Purdue University adds the following to our understanding:
“Research-based writing in American institutions, both educational and corporate, is filled with rules that writers, particularly beginners, aren't aware of or don't know how to follow. Many of these rules have to do with research and proper citation. Gaining familiarity with these rules, however, is critically important, as inadvertent mistakes can lead to charges of plagiarism, which is the uncredited use (both intentional and unintentional) of somebody else's words or ideas” (Stolley, Brizee and Paiz 2013).
When I worked as a print news journalist, we were required to use “attribution” in every news story we wrote. Even more so, we had to be able to validate and verify these sources upon request. Attribution is a journalistic term that means to provide credit to the source of your information in a way that ensures that the information can be traced back to its origin. This attribution did not require citing work as it does in academia or corporate settings, but it did include identifying the names of the people, where we obtained the information from or other sources based on standards set by the Associated Press (AP), a worldwide newsgathering organization that sets the stage, in some regards, for journalistic integrity. In academia and some magazine publishing environments, the guidelines for attribution or citation are highlighted according to Chicago Style, Turabian Style or MLA Style.
In print news in particular, I had to personally learn the journalistic standards set by the AP Style Manual which is significantly different from the citation standards I had to adopt in college, and then again in graduate school. I'm sharing this to make a quick point. At the end of the day, however, the same rule remains across the board concerning plagiarism: Sources must be cited. Simply put, we can literally look at plagiarism as “literary theft" as it relates to writing, and as theft in general.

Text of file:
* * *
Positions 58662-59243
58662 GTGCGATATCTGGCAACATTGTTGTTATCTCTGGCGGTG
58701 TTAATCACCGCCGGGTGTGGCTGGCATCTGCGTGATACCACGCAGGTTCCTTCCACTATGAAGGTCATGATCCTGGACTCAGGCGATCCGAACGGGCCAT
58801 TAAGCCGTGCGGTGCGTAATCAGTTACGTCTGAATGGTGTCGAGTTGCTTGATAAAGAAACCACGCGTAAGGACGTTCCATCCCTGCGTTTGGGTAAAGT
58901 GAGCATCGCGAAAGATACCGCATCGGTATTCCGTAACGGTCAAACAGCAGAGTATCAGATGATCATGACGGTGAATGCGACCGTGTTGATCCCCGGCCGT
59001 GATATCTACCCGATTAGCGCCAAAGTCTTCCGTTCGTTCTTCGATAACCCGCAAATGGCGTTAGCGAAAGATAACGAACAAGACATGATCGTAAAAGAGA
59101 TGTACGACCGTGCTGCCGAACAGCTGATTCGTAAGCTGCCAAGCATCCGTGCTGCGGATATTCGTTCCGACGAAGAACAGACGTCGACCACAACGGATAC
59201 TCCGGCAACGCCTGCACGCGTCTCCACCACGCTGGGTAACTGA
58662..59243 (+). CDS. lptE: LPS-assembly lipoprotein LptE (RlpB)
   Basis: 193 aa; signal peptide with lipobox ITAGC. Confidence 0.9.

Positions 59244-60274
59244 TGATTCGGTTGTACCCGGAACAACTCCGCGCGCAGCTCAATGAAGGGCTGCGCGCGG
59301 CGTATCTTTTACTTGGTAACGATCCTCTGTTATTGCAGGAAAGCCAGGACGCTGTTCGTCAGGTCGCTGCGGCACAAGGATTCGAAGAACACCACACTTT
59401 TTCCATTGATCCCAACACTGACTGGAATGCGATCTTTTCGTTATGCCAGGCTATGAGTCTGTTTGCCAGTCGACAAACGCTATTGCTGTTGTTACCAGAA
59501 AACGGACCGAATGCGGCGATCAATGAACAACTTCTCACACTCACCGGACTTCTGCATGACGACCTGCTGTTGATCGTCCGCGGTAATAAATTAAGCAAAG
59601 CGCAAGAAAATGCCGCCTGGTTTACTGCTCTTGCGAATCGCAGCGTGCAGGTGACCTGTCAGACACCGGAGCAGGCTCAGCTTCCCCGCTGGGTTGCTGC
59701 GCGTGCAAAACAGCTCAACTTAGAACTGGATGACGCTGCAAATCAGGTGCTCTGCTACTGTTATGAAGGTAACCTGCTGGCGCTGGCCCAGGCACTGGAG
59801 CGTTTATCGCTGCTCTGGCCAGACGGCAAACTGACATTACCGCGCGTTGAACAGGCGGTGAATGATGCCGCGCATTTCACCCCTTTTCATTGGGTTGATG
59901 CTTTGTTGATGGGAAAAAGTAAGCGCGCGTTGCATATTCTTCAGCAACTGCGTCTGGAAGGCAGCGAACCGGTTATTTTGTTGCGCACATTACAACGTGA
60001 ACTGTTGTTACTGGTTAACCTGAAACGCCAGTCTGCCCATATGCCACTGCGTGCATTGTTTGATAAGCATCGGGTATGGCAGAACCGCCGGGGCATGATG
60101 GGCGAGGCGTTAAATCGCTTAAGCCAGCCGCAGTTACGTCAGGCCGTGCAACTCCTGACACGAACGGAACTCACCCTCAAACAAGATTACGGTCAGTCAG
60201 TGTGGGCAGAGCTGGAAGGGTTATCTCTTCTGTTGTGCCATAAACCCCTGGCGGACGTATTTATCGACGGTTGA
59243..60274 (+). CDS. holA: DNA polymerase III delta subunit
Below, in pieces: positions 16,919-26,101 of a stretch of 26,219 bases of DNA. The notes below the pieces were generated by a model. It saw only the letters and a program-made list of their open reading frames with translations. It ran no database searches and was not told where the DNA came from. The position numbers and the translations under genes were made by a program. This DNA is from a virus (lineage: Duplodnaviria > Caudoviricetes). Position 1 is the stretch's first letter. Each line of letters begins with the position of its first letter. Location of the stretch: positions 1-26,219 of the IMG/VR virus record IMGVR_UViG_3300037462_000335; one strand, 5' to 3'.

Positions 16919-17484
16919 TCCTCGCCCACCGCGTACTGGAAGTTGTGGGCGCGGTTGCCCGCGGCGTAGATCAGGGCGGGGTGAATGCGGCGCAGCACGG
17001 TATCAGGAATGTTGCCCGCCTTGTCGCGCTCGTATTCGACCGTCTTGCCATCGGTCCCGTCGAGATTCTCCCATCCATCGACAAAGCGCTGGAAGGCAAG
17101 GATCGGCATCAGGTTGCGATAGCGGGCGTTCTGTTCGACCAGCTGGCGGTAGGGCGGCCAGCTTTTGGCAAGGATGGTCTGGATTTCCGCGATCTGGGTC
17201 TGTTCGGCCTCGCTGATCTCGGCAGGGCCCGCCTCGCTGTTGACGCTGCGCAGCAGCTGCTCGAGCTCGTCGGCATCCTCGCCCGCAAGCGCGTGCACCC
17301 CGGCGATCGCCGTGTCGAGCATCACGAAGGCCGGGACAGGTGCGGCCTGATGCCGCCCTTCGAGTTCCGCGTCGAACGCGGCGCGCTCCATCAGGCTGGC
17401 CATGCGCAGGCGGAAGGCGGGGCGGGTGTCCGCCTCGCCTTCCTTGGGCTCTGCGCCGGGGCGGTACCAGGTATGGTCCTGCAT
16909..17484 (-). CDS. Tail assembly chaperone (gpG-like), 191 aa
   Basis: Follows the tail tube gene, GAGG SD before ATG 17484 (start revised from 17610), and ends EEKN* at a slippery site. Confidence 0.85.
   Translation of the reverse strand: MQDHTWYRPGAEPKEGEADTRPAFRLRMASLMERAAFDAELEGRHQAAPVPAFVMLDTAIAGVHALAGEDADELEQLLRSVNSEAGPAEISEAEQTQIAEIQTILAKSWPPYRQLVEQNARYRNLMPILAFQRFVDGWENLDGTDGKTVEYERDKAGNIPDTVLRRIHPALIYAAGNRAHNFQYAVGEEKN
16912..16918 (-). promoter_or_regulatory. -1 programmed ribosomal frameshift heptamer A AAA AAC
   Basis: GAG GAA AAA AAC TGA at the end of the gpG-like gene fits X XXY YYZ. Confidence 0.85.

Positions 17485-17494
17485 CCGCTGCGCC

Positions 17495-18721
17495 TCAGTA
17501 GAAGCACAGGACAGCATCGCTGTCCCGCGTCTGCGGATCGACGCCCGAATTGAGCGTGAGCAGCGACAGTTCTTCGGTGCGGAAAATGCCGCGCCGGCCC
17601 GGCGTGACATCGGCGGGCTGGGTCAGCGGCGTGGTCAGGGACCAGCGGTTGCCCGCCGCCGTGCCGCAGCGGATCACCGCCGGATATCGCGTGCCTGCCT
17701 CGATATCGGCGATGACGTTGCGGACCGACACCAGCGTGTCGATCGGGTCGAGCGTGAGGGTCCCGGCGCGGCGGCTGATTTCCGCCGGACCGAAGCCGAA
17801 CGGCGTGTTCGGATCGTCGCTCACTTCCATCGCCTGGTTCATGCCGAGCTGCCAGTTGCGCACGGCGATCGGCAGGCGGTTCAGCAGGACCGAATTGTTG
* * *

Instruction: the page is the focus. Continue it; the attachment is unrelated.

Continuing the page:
During my print news career, I was heavily involved in industry goings-on. I remember hearing about news reporters (print, radio and television journalists) who been disciplined, fired, sued and black-listed in the profession because of this type of theft. In academia, it can ruin your student record and reputation; result in suspension or expulsion from any educational environment; cause graduates to be stripped of academic degrees; and even result in litigation. If a person plagiarizes while employed, they could possibly cause that business, agency or organization legal problems and public disgrace that can be difficult to bounce back from.
I’m going to share one more definition of plagiarism before moving on. I want to be sure that we grasp – as closely as possible – what it looks like before uncovering the spiritual weight of the crime. Yes, I used a strong word -- crime!
Take a look at this statement from the Council of Writing Program Administrators at Purdue University, which has an in-depth online writing lab that thoroughly covers this issue. It says, “In an instructional setting, plagiarism occurs when a writer deliberately uses someone else’s language, ideas, or other original (not common-knowledge) material without acknowledging its source” (Purdue University 2007).